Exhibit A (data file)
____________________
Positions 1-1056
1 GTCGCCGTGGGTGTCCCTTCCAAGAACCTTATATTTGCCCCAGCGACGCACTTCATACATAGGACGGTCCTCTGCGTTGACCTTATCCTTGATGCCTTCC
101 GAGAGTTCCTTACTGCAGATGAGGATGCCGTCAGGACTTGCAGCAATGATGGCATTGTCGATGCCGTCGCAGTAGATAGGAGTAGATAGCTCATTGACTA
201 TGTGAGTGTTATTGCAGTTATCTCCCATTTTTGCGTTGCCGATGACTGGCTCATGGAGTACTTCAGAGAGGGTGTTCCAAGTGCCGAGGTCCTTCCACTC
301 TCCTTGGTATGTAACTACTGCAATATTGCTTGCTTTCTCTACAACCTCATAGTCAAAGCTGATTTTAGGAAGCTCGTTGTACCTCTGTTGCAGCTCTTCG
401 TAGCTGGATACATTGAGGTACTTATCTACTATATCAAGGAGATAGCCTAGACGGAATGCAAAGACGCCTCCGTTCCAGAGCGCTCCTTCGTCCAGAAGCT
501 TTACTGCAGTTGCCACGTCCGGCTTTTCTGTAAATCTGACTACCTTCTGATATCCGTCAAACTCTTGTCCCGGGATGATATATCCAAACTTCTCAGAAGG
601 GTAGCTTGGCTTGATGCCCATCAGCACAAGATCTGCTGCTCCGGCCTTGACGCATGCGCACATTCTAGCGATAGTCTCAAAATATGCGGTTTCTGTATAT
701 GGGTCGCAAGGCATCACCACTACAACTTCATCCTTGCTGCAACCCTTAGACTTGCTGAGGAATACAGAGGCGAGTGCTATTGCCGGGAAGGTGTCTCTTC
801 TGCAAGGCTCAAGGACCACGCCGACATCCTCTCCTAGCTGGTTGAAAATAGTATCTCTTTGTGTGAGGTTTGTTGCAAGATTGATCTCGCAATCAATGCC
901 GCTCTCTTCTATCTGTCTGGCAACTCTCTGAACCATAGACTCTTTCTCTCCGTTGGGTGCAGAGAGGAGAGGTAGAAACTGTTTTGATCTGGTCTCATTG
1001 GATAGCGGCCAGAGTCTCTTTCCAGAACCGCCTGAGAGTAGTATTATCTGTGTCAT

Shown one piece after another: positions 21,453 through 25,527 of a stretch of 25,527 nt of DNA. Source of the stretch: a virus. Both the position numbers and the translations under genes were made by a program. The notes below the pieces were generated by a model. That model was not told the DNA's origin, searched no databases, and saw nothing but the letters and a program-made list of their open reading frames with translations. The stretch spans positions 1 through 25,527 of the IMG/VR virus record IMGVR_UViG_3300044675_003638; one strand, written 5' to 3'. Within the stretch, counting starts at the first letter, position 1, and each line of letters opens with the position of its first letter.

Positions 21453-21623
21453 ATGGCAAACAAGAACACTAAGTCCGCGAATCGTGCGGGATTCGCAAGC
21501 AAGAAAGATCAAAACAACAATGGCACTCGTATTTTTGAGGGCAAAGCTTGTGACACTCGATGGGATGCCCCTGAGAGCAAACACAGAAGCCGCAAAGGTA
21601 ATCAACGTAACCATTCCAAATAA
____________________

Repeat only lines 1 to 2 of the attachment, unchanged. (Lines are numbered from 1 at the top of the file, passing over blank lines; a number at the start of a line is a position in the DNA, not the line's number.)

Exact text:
Positions 1-1056
1 GTCGCCGTGGGTGTCCCTTCCAAGAACCTTATATTTGCCCCAGCGACGCACTTCATACATAGGACGGTCCTCTGCGTTGACCTTATCCTTGATGCCTTCC